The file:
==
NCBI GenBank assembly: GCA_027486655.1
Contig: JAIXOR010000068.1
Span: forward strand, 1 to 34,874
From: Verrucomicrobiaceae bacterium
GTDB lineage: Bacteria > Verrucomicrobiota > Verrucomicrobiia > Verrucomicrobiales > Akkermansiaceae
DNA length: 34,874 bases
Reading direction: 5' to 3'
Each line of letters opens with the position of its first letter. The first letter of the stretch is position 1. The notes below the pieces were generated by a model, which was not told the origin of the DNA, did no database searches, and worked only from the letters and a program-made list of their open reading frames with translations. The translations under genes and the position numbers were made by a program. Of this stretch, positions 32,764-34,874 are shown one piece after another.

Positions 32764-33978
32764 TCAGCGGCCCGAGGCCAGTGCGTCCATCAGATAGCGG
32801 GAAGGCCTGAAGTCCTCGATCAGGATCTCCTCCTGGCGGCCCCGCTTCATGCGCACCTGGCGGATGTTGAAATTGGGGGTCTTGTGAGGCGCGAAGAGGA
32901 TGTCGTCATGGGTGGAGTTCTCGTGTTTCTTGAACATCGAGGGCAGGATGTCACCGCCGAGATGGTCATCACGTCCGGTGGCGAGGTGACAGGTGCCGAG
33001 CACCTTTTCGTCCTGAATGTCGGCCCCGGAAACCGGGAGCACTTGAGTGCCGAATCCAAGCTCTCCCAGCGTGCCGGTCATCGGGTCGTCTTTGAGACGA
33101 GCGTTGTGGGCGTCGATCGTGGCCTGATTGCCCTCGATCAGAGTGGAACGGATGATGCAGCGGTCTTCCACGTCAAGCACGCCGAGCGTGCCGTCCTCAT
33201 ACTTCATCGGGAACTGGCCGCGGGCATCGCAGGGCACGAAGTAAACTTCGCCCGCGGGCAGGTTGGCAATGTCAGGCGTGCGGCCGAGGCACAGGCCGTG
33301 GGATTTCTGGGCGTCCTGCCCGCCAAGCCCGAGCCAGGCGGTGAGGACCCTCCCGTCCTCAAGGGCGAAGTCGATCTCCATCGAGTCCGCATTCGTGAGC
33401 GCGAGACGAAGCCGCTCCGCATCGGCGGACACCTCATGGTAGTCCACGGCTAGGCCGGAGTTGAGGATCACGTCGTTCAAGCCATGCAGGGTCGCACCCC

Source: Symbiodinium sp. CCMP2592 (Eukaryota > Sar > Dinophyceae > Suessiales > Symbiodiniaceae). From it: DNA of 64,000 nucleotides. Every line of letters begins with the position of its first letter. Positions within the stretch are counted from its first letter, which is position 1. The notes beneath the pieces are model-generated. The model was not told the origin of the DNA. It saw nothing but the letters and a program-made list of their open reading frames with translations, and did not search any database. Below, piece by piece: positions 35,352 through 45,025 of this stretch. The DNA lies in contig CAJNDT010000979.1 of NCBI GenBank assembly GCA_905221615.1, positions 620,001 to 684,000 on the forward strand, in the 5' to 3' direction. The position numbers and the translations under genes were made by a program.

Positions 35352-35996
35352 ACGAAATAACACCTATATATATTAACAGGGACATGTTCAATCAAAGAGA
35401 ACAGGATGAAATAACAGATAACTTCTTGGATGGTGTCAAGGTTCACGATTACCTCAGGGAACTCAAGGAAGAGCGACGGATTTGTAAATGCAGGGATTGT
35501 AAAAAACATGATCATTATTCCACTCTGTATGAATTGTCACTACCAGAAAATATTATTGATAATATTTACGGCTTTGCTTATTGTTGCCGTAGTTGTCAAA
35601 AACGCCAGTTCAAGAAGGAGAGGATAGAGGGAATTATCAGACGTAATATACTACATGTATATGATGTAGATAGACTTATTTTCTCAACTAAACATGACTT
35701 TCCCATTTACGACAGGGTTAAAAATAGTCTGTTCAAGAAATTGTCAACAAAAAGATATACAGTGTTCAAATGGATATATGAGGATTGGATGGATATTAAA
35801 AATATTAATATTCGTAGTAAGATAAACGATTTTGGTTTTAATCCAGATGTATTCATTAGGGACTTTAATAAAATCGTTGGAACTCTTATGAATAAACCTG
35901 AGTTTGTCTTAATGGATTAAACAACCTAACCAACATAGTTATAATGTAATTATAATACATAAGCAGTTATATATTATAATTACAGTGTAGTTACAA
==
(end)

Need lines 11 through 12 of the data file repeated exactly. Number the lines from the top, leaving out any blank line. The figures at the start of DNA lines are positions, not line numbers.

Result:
32801 GAAGGCCTGAAGTCCTCGATCAGGATCTCCTCCTGGCGGCCCCGCTTCATGCGCACCTGGCGGATGTTGAAATTGGGGGTCTTGTGAGGCGCGAAGAGGA
32901 TGTCGTCATGGGTGGAGTTCTCGTGTTTCTTGAACATCGAGGGCAGGATGTCACCGCCGAGATGGTCATCACGTCCGGTGGCGAGGTGACAGGTGCCGAG